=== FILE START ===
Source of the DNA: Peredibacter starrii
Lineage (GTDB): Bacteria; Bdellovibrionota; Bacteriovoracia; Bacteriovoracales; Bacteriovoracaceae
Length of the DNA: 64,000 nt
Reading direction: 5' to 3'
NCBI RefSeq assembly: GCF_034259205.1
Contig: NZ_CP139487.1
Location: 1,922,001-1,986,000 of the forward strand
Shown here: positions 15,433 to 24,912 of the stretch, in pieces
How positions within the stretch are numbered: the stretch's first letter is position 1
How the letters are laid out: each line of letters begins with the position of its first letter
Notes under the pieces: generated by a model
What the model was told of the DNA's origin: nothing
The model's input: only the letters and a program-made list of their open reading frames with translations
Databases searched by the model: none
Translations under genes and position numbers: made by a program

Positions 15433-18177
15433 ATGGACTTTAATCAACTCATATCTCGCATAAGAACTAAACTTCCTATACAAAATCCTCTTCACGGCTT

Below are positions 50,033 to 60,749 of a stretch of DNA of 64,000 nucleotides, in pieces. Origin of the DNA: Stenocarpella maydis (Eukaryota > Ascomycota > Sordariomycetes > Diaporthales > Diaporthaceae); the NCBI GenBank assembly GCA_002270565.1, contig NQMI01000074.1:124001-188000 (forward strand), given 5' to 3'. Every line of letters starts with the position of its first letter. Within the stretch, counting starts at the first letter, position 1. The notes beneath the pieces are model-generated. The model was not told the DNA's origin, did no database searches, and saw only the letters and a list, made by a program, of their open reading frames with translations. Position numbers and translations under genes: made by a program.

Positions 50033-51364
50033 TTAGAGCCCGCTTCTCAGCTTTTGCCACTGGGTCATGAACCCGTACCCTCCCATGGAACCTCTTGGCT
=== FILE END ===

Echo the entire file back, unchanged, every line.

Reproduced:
Source of the DNA: Peredibacter starrii
Lineage (GTDB): Bacteria; Bdellovibrionota; Bacteriovoracia; Bacteriovoracales; Bacteriovoracaceae
Length of the DNA: 64,000 nt
Reading direction: 5' to 3'
NCBI RefSeq assembly: GCF_034259205.1
Contig: NZ_CP139487.1
Location: 1,922,001-1,986,000 of the forward strand
Shown here: positions 15,433 to 24,912 of the stretch, in pieces
How positions within the stretch are numbered: the stretch's first letter is position 1
How the letters are laid out: each line of letters begins with the position of its first letter
Notes under the pieces: generated by a model
What the model was told of the DNA's origin: nothing
The model's input: only the letters and a program-made list of their open reading frames with translations
Databases searched by the model: none
Translations under genes and position numbers: made by a program

Positions 15433-18177
15433 ATGGACTTTAATCAACTCATATCTCGCATAAGAACTAAACTTCCTATACAAAATCCTCTTCACGGCTT

Below are positions 50,033 to 60,749 of a stretch of DNA of 64,000 nucleotides, in pieces. Origin of the DNA: Stenocarpella maydis (Eukaryota > Ascomycota > Sordariomycetes > Diaporthales > Diaporthaceae); the NCBI GenBank assembly GCA_002270565.1, contig NQMI01000074.1:124001-188000 (forward strand), given 5' to 3'. Every line of letters starts with the position of its first letter. Within the stretch, counting starts at the first letter, position 1. The notes beneath the pieces are model-generated. The model was not told the DNA's origin, did no database searches, and saw only the letters and a list, made by a program, of their open reading frames with translations. Position numbers and translations under genes: made by a program.

Positions 50033-51364
50033 TTAGAGCCCGCTTCTCAGCTTTTGCCACTGGGTCATGAACCCGTACCCTCCCATGGAACCTCTTGGCT